It is even better now being married to a fellow film buff – and history one – who can discuss more on those acting in the film. However, when mansplaining the historical characters, he does make it easier for me to remember by adding the actor’s name. An example is “Himmler who was played by Donald Pleasence was blah history blah”. Sometimes if I’m really lucky he does a random impression of the actor. For which this cast was perfect fodder.
However, since the 1980s, I found this film as comedic at times due to all these factors described in the last paragraph. As a teen, it was just Hagman and Caine I recognised only vaguely acknowledging the others as being famous. Then Hagman of course was J.R. in Dallas.
Caine, I knew from a couple of 1980s romantic comedies – Surrender (1987) and Educating Rita (1983) – and disaster and horror movies – The Swarm (1978) and The Hand (1981) – thanks to my parents’ diverse taste in movies. No explanation needed as I am sure you can deduce who liked which movies.
Now with age and more insight, these factors film seem more comedic than dramatic at times. Caine’s character was amusing because his character was described as being a German who speaks English like a native. Cue Caine’s Cockney accent. As Michael Caine acting anything other than a Cockney would have been like asking Sean Connery to drop his Scottish accent for most of his career. Just wrong.
Other characters which made me smirk included Pleasence, still acting with his Blofeld, German accent from You Only Live Twice (1967) which helped establish his nationality but then confused me when Quayle spoke in terribly nice English, so I needed an impression and manexplanation from darlin’ husband.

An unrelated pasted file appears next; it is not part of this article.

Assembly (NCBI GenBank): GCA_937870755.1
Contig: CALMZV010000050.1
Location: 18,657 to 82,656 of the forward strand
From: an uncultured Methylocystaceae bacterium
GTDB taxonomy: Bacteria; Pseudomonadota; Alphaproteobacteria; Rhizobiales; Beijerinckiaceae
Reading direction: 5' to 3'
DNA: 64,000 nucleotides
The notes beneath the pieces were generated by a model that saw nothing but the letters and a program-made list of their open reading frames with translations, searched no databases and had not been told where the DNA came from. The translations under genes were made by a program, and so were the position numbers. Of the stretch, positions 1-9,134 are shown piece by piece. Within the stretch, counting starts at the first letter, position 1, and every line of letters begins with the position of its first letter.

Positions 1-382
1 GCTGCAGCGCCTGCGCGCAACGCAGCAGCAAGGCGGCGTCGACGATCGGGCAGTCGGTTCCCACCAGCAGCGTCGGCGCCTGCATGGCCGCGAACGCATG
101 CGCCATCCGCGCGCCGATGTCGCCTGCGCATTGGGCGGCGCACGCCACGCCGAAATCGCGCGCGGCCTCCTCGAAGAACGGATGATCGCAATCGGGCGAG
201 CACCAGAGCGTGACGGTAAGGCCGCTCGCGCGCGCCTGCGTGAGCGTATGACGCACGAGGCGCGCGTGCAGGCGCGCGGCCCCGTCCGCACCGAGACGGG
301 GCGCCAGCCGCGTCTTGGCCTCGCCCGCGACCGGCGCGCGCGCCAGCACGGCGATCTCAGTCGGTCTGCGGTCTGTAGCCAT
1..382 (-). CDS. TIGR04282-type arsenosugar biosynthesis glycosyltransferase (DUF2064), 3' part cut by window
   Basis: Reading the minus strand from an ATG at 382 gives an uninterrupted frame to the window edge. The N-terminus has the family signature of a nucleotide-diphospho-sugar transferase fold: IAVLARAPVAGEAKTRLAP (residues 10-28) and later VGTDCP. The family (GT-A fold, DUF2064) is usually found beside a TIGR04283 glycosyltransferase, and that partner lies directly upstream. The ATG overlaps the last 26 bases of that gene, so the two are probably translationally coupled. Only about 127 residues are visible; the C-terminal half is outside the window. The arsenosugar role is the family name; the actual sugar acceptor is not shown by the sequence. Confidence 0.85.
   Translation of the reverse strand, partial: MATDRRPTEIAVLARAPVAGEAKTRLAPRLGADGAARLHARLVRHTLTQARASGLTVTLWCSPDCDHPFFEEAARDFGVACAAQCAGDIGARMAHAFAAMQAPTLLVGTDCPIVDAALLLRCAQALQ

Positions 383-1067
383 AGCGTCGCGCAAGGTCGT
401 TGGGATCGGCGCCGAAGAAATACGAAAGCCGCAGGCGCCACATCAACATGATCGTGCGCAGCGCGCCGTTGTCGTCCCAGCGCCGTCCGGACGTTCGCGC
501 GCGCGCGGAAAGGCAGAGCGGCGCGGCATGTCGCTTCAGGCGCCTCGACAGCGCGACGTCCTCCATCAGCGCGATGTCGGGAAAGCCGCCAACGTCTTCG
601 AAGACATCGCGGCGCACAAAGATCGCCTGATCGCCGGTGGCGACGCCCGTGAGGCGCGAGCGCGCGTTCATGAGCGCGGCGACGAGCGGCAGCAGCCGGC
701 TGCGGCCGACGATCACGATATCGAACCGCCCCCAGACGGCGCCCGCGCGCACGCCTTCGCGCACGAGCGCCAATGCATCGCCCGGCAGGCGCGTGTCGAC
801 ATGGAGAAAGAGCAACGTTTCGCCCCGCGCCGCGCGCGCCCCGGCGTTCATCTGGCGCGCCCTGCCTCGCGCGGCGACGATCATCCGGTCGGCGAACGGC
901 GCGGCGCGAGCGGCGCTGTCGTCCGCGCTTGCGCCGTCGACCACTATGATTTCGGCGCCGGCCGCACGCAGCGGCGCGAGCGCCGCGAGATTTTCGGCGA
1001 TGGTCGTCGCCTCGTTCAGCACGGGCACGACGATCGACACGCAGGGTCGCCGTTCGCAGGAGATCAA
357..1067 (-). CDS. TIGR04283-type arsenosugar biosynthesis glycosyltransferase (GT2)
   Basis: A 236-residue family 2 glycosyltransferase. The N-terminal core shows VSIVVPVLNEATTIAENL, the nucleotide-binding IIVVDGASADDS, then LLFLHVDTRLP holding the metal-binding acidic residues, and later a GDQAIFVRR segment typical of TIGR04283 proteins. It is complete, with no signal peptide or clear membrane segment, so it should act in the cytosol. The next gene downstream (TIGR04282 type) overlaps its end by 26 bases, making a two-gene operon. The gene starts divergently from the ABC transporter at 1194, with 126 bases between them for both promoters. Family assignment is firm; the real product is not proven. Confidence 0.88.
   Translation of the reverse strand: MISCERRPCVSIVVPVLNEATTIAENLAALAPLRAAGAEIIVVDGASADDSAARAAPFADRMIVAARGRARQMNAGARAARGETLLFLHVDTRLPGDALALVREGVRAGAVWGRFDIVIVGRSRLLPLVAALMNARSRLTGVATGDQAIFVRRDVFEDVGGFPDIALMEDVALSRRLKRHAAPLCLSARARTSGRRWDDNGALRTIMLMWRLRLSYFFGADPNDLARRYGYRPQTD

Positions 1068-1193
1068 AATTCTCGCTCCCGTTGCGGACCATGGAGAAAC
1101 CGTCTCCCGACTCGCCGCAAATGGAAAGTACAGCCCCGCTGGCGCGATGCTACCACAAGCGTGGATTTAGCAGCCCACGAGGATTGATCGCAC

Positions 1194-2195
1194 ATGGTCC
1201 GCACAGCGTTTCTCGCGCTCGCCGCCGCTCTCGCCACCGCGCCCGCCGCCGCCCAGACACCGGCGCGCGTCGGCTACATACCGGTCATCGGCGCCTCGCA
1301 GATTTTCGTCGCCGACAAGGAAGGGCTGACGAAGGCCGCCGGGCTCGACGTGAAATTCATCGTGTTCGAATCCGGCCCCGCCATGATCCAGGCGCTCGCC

Other accents included Sutherland as the cheeky chappie Irishman, who possibly studied his particular accent and dialogue listening to Terry Wogan. As he entered the local bar in Studley Constable’s saying “Top of the morning to you”, darlin’ husband and I expected full-on Wogan patter. It really didn’t help – apart from an obvious comic factor – that this led Caine, Pleasence as Blofeld and Wogan being mimicked by my darlin’ husband.
Larry Hagman escaped this, only because I do Dallas cast impressions in this household. Special mention of course has to go to Hagman who was almost auditioned for his most famous part as he sped into the town to try to save the day as he said he wanted to impress his “daddy” as darlin’ husband and I both thought and said simultaneously, Jock Ewing. Which must have worked as two years later Hagman had landed…the role of J.R. in TV’s Dallas.
Weeper Rating: 😦 😦 😦 😦 😦 😦 😦 /10
Handsqueeze Rating: 🙂 🙂 🙂 🙂 🙂 🙂 🙂 🙂 /10
Hulk Rating: /10
The Then and Now (Now and Then Blogathon) 2017
This post was entered into my joint blogathon with Thoughts All Sorts. Other reviews with this cast include Michael Caine in Bullseye, The Prestige and more. Robert Duvall in Network. Larry Hagman in many Dallas posts and a post on his character JR Ewing. Hagman was tributed in my Darlin Dallaser’s Blogathon. Donald Sutherland was reviewed in Kelly’s Heroes and Catholic Boys. Donald Pleasence stars in my Halloween review. Jenny Agutter stars in Dominique and An American Werewolf in London and Jean Marsh in my Willow post.